HD technology compliments resolution for the latest versions of laser and scanning sensors associated with automatic grading decisions. This provides easy optimizations for product sales into engineered wood product markets such as Finger Joint and Cross Laminated Timber.

Managing Cost

Ultimately, these advanced planer moisture systems have been developed to help mills manage difficult cost and productivity issues. For instance, moisture sensors can alert planer operators when too many wet boards arrive at the planer. This gives the mill a chance to make a value decision using real-time data, and an opportunity to possibly back the boards out for re-drying, or to move forward and accept the economics of lower-grade values.

When lumber arrives too dry, the mill has an opportunity to mitigate the impact. Over-dried lumber can affect productivity, and increase hard costs, as twists and warps hold potential to jam machinery and even damage blades. The down-time to stop a run and perform maintenance is lost money for the mill.

Also, if dry boards have become wet again, operators need to know if it is surface or core moisture. By the time lumber goes moldy or stains, it is too late and the value is lost.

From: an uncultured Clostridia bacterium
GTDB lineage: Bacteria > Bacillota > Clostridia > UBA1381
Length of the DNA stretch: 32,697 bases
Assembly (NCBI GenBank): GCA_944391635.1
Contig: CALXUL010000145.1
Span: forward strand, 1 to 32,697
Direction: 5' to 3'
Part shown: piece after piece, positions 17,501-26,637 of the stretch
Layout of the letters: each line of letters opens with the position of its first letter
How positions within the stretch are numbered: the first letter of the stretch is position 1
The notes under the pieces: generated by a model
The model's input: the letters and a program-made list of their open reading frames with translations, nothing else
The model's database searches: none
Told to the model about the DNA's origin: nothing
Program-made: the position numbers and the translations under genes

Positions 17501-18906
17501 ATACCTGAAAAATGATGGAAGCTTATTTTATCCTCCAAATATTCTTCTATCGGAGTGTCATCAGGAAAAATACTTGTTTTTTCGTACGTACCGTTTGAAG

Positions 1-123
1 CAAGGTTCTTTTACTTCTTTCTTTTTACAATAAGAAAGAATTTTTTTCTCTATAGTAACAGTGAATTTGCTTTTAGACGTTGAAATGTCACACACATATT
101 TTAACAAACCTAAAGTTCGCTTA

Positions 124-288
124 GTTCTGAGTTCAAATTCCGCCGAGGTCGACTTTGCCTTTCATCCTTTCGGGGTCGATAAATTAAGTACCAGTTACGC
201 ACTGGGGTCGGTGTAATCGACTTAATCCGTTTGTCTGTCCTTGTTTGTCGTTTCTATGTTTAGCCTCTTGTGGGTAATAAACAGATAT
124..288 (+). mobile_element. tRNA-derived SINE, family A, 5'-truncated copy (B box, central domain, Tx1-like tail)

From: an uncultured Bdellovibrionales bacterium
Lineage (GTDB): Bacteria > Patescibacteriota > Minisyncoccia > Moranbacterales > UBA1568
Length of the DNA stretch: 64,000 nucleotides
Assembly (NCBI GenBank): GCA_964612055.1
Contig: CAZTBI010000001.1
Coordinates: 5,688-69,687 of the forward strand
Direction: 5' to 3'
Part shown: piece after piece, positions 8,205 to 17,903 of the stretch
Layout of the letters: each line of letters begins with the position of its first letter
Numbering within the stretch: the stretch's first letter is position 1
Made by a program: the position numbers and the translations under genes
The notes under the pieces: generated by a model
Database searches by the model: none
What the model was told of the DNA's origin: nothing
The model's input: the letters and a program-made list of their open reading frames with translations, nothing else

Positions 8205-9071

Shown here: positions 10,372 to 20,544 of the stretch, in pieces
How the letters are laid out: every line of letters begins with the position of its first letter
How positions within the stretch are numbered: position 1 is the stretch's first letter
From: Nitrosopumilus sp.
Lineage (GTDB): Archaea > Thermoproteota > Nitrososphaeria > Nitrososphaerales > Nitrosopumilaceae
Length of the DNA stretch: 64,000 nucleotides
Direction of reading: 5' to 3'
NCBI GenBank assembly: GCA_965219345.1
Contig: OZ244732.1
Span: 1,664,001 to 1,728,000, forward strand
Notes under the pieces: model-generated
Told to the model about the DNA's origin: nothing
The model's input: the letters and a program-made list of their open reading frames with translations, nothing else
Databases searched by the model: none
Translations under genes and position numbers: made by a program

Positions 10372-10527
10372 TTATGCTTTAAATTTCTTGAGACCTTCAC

Correlating Data

With all of the advanced moisture sensor systems available, the most accurate and successful mills will be using real-time data to drive better lumber production. This data sets up on a correlation created across three determined data points, the handheld meter of the grading agency, the handheld meter of the mill, and the automated moisture sensing systems installed at the mill. It is a correlation that allows mills to reliably reach desired moisture content expectations for their end products.

“For us, having the MC Pro 2400 HDNC system has helped limit the amount of over-dried lumber and wet lumber,” Bennett said. “This has not only helped our production, but also our grade out.”

Future of Planer Moisture

Thanks to ongoing advancements in moisture sensors, lumber mills are realizing savings in grade recovery at the planer. They are also seeing marked improvements in productivity. Not that long ago, an operator would have to stop the line and change system sensitivity when the board size changed. Today, that old technology has been replaced by improved sensor sensitivity and software integration that takes care of productivity changes automatically.

Moving forward, lumber mills will want to benefit from the advantages of these advanced moisture systems in the planer – the latest HD systems are leading the way. Perhaps the biggest benefit is realized when mills capture, analyze and respond to their real-time moisture readings across all areas of the lumber mill. That is when process integration and active IIoT connections can provide their most impactful improvements using real time, data-driven moisture sensor systems.

Next up: Part 4 – Sawmill, here and in in the January/February issue of Timber Processing.

<<Read Part 2: Kiln Drying